Not every journalist excels grammatically. It's also true that the decline of newspaper staffs – and the accompanying decline in numbers of editors at newspapers – has caused many more errors to be posted/published. What's the criteria for being a sportswriter? There's no hard, fast rule – and there are levels of sports writers just as there are levels in any professions. The best journalists/writers I know are those who have a feel for the story/topic and the knowledge/perspective to present the story – and their perspective on the story – in as clear and entertaining a way as possible. Some of those journalists/writers are great wordsmiths and others simply can gather information and produce compelling content. Others are great reporters who get better information than others. Great knowledge of a sport is an asset. A better asset is a willingness and an ability to learn about the sport, to listen and observe and interpret what's happening in a way readers/listeners/viewers can understand. Could you do better than 90 percent of those who do? Sure – with experience, contacts, ability to write/express your thoughts coherently. Done well, it can look very easy. Maybe it would be easy for you. Anything's possible.

Crash from JAX

O Man! Enjoyed the O-Zone Podcast with Trent Baalke. He said that players need to have grit and that comes from the soul. Great line. It's the same for us who served in the military. That's why we love football.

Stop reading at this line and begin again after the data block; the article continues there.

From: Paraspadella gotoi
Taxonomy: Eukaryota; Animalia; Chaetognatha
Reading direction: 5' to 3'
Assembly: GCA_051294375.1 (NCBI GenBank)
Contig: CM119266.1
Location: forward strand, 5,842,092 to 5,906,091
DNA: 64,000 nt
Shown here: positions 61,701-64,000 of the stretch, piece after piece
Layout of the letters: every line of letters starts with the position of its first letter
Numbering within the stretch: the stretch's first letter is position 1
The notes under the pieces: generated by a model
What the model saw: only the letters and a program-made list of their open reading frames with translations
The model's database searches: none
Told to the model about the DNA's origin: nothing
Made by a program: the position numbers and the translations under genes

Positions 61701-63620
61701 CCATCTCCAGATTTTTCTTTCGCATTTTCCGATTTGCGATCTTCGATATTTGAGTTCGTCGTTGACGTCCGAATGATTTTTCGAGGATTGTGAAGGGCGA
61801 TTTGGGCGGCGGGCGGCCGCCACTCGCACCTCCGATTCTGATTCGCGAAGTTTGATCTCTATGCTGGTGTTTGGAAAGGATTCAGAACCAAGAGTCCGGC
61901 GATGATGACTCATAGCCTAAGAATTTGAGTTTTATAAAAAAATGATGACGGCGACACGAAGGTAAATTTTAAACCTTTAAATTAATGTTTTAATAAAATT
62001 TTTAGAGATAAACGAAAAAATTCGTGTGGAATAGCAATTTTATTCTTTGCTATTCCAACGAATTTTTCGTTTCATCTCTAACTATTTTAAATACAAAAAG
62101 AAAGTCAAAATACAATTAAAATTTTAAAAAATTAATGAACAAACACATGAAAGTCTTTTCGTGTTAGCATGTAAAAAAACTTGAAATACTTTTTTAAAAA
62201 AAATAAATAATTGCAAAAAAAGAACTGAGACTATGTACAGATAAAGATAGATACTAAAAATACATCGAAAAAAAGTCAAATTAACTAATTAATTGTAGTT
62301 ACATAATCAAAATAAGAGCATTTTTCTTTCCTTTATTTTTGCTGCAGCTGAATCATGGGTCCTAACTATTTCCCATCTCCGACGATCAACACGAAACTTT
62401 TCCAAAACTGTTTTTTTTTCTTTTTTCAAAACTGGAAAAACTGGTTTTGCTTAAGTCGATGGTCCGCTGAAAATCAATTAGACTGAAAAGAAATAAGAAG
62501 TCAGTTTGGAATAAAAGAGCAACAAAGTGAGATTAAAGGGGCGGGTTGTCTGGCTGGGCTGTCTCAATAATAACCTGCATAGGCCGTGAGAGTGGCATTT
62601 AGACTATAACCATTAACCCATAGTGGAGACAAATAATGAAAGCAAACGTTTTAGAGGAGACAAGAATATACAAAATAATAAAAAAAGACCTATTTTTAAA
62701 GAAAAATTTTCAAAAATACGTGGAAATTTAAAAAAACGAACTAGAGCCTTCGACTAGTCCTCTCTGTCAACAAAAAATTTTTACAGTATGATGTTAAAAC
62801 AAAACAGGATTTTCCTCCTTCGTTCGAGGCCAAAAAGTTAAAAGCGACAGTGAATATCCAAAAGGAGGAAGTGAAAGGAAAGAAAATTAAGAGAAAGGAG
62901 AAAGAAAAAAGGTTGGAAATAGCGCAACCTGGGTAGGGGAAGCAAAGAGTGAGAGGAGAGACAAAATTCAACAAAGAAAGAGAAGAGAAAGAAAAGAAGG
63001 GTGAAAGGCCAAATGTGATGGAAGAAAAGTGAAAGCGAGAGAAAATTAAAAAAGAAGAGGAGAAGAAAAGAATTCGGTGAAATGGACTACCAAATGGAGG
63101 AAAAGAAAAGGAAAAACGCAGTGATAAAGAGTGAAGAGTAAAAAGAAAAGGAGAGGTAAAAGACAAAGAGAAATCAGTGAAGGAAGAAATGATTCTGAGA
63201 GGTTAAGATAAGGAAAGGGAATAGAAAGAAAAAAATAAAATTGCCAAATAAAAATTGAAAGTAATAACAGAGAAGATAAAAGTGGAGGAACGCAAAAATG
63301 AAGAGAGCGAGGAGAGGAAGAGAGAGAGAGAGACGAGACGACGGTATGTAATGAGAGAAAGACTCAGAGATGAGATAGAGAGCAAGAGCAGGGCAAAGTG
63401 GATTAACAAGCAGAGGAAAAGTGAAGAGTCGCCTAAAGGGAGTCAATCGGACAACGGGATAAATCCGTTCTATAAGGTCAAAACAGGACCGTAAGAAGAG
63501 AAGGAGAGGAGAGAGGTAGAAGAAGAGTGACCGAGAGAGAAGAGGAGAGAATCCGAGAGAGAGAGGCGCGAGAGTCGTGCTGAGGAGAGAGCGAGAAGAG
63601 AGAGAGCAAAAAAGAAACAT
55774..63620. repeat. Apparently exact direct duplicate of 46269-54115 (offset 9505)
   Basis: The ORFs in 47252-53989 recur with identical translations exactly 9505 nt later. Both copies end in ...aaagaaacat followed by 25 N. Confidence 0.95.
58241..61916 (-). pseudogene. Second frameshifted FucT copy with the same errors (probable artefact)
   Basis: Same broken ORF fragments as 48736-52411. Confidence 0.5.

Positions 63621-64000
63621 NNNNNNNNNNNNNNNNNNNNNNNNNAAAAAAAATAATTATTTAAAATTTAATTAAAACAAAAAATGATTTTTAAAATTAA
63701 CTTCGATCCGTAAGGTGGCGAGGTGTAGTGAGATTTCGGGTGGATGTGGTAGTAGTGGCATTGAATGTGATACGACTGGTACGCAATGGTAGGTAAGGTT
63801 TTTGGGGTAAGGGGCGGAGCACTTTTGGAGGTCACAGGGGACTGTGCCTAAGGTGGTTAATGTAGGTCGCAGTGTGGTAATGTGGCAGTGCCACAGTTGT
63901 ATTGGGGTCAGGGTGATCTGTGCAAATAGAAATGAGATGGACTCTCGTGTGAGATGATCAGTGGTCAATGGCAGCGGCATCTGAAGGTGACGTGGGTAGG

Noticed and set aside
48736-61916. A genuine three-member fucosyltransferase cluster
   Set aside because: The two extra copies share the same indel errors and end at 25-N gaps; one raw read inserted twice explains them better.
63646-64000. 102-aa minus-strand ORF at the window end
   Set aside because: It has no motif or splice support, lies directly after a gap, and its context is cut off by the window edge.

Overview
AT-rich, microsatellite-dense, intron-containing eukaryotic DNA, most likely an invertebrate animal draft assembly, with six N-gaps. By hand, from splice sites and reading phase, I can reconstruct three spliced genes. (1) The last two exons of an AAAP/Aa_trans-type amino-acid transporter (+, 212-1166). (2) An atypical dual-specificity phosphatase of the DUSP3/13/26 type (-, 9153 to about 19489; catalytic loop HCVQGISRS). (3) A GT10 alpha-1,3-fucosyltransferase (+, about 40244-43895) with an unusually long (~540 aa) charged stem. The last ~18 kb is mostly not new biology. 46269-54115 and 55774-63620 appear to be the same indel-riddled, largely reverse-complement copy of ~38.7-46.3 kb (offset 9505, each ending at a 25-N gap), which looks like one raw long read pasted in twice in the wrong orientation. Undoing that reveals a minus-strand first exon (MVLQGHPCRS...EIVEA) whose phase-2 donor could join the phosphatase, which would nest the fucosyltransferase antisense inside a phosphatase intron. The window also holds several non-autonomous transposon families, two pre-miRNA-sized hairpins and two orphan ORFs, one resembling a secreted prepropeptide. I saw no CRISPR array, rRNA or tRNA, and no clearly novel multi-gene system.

You're referencing this week's O-Zone Podcast with Jaguars General Manager Trent Baalke – and I enjoyed conducting the interview as well. Baalke, entering his second full season in the position, offered thoughts on Jaguars-related topics such as the overall state of the roster and Lawrence. He discussed, too, his thoughts on Pederson. I've talked with Baalke in multiple group settings and this was the second time I have interviewed him in a one-on-one situation. As I have said before, I like how he sees the game and his approach to player acquisition. He values big, disruptive people on defense and players who play with grit – and with a passion for the game. It sounds like simple stuff, but it's also important stuff. Johnathan probably would have done a better job with the interview. Hell, who wouldn't have?

Daniel from Jersey City, NJ

O-man, do you ever want to sleep in and forget about the Zone?

No, readers love me and appreciate the work done here so much that to forget them would be unthinkable.

_Bruce from Green Cove Springs, FL       _

Everything in perspective. Many see Memorial Day as an opportunity to party over a three-day weekend. But the real meaning is much more somber – to honor all those American military personnel who gave their lives in defense of our Nation. Their ultimate sacrifice helped ensure the freedoms we all too often take for granted. While I am excited about this year's Jaguars and look forward to the 2022 season with real optimism, I cannot forget those who wore another kind of uniform. Or their families. I hope that you, everyone in the Jaguars organization, and Jaguars fans everywhere can find just a moment on Memorial Day to remember those who gave their all. Stay safe, and God Bless America.

Good eye.